Indian Grocery Stores
My wife and I were on our weekly Indian grocery shopping trip at Namaste Plaza in Sunnyvale today and a short conversation my wife had with an employee once again highlighted how different our Indian grocery stores are from the other stores.
My wife, who was completely dissatisfied with the quality of the vegetables, mentioned the same to the employee, who happened to be in the same area, slapping price labels on some items(his dress indicated his was higher up in the chain than delivery boy or stocker). His response to her was "Its OK ma'am. Our business is as good as it has always been and we are even opening new stores". Implicit in his response was his lack of concern at my wife not coming back to the store. Our $30 weekly bill is not going to make or break the store but has this man heard of the phrase "customer service"?
Though they are essentially grocery stores like Safeway, Albertsons, etc., Indian grocery stores seem to exist in a world all their own. The phrase "When in Rome, do as Romans do" does not seem to apply to them at all.
An Indian store can usually be spotted by its exterior appearance. There are boxes of vegetables and fruits out in the open with hand-written signs advertising their low prices. The setting does not improve when we go in. There is hardly any wall-space available with all the advertisements for upcoming music shows, sales, classes targetting Indians, etc. (ofcourse the quality of the wall in the places without such flyers tempts us to put one up just so that the space is not visible any more!). Crates and boxes are haphazardly spread around with no concern for customer safety and (I'm guessing) safety rules.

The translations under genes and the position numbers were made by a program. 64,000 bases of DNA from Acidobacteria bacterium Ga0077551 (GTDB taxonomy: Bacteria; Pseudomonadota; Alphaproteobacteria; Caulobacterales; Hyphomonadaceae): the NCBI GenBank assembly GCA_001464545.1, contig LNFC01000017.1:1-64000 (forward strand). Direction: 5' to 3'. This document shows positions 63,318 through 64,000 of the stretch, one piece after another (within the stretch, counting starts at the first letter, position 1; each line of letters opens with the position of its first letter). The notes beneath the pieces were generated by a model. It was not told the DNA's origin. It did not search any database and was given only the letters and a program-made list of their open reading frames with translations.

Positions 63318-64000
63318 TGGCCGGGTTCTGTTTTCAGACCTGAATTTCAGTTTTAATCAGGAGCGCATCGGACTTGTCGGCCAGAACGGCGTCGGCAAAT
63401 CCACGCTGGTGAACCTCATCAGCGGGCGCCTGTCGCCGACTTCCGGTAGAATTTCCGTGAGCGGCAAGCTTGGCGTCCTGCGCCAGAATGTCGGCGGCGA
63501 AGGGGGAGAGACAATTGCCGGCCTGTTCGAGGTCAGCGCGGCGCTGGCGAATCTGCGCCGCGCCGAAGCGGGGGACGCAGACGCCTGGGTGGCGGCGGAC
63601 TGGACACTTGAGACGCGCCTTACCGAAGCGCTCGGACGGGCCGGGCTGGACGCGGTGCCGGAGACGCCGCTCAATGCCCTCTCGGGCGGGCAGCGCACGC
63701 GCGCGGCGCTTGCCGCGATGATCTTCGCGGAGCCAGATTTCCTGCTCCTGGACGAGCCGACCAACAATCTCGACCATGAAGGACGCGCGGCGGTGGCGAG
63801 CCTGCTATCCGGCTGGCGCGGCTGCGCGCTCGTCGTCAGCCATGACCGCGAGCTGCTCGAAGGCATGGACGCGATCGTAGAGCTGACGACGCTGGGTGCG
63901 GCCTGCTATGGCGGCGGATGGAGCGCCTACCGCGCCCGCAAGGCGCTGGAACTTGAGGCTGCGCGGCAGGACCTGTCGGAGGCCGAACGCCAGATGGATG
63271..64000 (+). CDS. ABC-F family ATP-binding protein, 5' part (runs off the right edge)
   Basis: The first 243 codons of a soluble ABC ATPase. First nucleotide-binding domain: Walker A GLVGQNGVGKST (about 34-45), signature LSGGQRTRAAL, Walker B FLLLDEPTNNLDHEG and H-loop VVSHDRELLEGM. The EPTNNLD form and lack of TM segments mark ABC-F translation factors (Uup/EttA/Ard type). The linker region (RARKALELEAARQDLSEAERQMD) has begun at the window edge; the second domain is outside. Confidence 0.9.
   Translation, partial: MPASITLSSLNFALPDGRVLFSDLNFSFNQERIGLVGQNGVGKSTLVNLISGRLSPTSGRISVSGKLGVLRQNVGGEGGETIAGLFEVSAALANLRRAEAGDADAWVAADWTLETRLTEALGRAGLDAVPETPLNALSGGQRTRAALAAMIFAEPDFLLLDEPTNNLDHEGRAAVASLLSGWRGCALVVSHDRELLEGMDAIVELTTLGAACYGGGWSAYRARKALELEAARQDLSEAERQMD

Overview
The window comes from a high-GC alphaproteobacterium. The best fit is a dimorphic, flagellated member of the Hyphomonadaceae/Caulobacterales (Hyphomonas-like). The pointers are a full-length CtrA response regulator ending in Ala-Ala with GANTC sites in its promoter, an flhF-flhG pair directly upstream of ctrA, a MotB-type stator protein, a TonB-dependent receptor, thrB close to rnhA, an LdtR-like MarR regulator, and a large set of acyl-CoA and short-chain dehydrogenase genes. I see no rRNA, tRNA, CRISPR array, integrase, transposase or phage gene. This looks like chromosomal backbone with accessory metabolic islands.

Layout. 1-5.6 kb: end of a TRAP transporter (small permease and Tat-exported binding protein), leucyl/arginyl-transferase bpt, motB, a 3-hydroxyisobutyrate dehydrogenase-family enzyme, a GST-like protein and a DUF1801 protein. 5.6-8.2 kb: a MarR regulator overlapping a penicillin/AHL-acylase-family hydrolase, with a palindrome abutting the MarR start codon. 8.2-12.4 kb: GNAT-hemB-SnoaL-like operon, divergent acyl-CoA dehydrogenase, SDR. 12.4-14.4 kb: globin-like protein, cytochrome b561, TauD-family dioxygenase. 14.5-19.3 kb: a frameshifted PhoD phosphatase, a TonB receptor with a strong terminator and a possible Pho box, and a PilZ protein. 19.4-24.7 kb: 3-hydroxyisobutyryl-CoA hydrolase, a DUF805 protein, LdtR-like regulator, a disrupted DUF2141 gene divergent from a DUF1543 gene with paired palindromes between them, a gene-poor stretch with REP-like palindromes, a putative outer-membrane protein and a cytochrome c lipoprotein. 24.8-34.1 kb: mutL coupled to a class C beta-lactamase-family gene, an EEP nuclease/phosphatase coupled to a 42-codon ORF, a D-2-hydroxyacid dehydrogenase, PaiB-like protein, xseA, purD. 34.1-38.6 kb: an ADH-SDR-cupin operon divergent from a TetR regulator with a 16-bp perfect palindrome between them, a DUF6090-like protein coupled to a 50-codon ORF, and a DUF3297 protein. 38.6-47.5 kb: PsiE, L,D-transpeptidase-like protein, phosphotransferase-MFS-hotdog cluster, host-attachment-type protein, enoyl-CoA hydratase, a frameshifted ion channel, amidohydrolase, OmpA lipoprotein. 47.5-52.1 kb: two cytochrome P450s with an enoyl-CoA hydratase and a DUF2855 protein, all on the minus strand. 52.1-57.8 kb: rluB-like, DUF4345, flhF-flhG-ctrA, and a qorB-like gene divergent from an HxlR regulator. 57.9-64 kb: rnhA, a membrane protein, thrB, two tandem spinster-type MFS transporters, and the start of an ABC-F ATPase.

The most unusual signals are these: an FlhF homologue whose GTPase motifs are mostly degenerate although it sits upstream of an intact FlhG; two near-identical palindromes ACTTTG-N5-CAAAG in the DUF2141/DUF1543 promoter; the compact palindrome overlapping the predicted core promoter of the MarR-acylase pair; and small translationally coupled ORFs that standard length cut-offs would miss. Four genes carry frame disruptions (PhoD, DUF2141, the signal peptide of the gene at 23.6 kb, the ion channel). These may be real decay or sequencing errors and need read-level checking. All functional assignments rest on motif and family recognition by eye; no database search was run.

Items are misplaced in all the aisles and the floors are littered with rice and various podis (its really amazing that the same desis who are so conscious of littering in an American store don't think twice about doing the same here). The situation gets worse if the store sells eatables like samosas, puffs, etc. Several packages have been opened in the aisles and crushed packets are a common sight. Customer service is almost non-existent with queries regarding the location of an item getting either an "I don't know" or "there", with a finger vaguely pointed at the aisles to the right or the left of the answerer. And there's always the fear of seeing the smiling, over-friendly desi who is either an Amway representative or the owner of a fledgeling startup who wants us to "spend a few minutes next weekend to listen to what he is doing".
But until the day Safeway starts stocking murungakkai and vazhakkai and chilli powder and puli and all those other uniquely Indian vegetables and spices our tongues have become addicted to, Indian grocery stores are going to be an inescapable part of life in the US. Being in the Bay area, Indian stores are a dime a dozen. Over the years we've jumped from one store to the other for one reason or the other. We've gone from Bharath Bazaar(too dirty) to India Cash & Carry(not much variety in vegetables) to Coconut Hill(too far) to New India Bazaar(too crowded and hence, slow) to Spiceland(poor quality of vegetables) to Namaste Plaza. We've been going to the last mentioned for a while now since it was convenient, cheap and had lots of vegetables (ofcourse, the free DVD rentals for groceries helped too).
But after today, we're not sure if we're gonna be going there again. So the search for a good Indian grocery store continues...